Objective: The fundamental processes involved in the mechanism of hearing seem to be controlled by hundreds of genes and hereditary hearing impairment may be caused by a large variety of genetic mutations in different genes. Approximately 150 loci for monogenic disorders (for which hearing loss is the only manifestation and therefore is nonsyndromic) and for syndromic disorders, have been mapped to the human genome. The identification of these genes and unctional analysis of the proteins they encode, are paving the way towards a better understanding of the physiology and pathophysiology of the auditory system. To date,approximately50 causative genes have been identified. Methods: The clinicaland neuroradioldical findings of syndromal hearing impairment areanalysed. Results: This paper presents an updated report on genetic syndromes in which a hearing impairment is involved, with a particular attention to the ones associated with external ear and craniofacial malformations. Conclusions: Concepts in human genetics are rapidly evolving together with technologies. The concept itself of gene is changing. A genetic diagnosis of syndromal hearing impairment has many practical consequences: it can implies specific prognosis,specific management, specific recurrence risk in relatives and,if the diagnosis is confirmed at the molecular level,possibility of a specific early prenatal diagnosis for severe syndromes.It is important to highlight the necessity that the pediatric otolaryngologist must have a close collaboration with a clinical geneticist and a neuroradiologist.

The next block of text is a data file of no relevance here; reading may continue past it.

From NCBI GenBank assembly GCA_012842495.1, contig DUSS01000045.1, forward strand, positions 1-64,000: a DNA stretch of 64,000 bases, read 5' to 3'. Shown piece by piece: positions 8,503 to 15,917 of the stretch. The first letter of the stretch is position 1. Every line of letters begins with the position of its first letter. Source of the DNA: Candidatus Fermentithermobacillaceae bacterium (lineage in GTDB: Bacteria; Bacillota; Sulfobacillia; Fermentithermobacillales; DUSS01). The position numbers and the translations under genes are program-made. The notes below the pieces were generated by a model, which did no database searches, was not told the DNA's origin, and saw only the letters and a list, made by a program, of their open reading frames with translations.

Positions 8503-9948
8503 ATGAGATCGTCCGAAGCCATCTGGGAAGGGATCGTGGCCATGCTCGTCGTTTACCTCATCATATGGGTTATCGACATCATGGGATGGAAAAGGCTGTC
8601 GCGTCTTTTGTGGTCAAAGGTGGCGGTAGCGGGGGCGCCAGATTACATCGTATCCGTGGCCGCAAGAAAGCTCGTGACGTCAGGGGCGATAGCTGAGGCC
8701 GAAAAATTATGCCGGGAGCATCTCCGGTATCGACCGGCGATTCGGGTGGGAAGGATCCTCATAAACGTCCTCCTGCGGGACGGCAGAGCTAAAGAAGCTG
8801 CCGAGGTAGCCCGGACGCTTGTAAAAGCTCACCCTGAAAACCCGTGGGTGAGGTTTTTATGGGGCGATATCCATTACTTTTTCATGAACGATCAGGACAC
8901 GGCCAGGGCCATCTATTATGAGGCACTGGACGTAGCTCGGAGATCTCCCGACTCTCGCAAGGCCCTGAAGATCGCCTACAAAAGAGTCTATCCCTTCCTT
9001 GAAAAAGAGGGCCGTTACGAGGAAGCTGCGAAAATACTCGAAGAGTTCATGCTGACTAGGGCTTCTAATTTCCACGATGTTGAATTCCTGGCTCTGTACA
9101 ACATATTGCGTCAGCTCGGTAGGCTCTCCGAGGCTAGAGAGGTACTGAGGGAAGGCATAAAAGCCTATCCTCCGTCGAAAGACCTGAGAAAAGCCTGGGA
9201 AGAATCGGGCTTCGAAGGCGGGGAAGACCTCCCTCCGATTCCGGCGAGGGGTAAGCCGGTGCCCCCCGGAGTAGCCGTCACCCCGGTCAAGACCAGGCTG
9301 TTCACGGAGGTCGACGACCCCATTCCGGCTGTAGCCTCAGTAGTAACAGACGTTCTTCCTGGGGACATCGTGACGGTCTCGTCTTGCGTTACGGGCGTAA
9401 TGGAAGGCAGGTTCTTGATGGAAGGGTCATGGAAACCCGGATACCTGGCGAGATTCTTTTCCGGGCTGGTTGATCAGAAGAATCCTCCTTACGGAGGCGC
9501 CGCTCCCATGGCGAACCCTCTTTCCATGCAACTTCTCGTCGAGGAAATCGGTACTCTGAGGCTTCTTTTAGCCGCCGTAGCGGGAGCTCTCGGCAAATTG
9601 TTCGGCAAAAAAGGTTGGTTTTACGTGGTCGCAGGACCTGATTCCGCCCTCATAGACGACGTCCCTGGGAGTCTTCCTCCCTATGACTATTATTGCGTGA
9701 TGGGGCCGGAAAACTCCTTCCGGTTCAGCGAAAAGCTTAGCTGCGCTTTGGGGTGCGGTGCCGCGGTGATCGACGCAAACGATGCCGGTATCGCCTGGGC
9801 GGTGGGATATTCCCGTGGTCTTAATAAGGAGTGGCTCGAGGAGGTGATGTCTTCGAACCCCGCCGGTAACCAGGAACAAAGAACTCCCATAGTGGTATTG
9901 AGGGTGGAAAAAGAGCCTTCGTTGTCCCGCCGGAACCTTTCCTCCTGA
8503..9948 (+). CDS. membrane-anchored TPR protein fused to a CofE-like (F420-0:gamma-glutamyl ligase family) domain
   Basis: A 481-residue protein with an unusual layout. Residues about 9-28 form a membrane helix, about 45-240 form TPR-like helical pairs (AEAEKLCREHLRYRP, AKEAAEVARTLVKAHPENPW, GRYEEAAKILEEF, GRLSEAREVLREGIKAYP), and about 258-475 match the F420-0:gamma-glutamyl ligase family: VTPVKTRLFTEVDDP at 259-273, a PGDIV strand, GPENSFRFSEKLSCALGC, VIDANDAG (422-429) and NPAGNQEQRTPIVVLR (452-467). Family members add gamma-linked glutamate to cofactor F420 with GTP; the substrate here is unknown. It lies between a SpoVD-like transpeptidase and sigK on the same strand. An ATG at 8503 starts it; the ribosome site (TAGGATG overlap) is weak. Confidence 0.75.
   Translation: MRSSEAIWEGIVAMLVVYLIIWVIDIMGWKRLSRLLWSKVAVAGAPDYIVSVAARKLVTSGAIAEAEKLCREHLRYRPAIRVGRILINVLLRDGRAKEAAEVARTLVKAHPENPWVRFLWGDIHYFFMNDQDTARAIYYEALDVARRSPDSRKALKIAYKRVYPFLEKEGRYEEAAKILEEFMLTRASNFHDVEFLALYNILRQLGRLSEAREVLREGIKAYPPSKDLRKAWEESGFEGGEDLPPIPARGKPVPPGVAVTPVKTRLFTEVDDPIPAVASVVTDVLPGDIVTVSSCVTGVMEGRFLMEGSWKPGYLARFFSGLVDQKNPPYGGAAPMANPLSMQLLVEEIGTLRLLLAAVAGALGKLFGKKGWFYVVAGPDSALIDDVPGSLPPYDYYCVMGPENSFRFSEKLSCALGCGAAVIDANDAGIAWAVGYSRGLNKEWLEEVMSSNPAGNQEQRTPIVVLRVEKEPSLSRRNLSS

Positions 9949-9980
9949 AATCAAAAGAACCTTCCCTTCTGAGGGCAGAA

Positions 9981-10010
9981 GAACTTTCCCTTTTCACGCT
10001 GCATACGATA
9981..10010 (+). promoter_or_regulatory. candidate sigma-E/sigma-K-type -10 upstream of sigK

Genetic syndromes involving hearing

MARTINI, Alessandro
Primo
;
CALZOLARI, Ferdinando
Secondo
;
SENSI, Alberto
Ultimo
2009

Abstract

Objective: The fundamental processes involved in the mechanism of hearing seem to be controlled by hundreds of genes and hereditary hearing impairment may be caused by a large variety of genetic mutations in different genes. Approximately 150 loci for monogenic disorders (for which hearing loss is the only manifestation and therefore is nonsyndromic) and for syndromic disorders, have been mapped to the human genome. The identification of these genes and unctional analysis of the proteins they encode, are paving the way towards a better understanding of the physiology and pathophysiology of the auditory system. To date,approximately50 causative genes have been identified. Methods: The clinicaland neuroradioldical findings of syndromal hearing impairment areanalysed. Results: This paper presents an updated report on genetic syndromes in which a hearing impairment is involved, with a particular attention to the ones associated with external ear and craniofacial malformations. Conclusions: Concepts in human genetics are rapidly evolving together with technologies. The concept itself of gene is changing. A genetic diagnosis of syndromal hearing impairment has many practical consequences: it can implies specific prognosis,specific management, specific recurrence risk in relatives and,if the diagnosis is confirmed at the molecular level,possibility of a specific early prenatal diagnosis for severe syndromes.It is important to highlight the necessity that the pediatric otolaryngologist must have a close collaboration with a clinical geneticist and a neuroradiologist.
2009
Martini, Alessandro; Calzolari, Ferdinando; Sensi, Alberto
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Utilizza questo identificativo per citare o creare un link a questo documento: https://hdl.handle.net/11392/1380166
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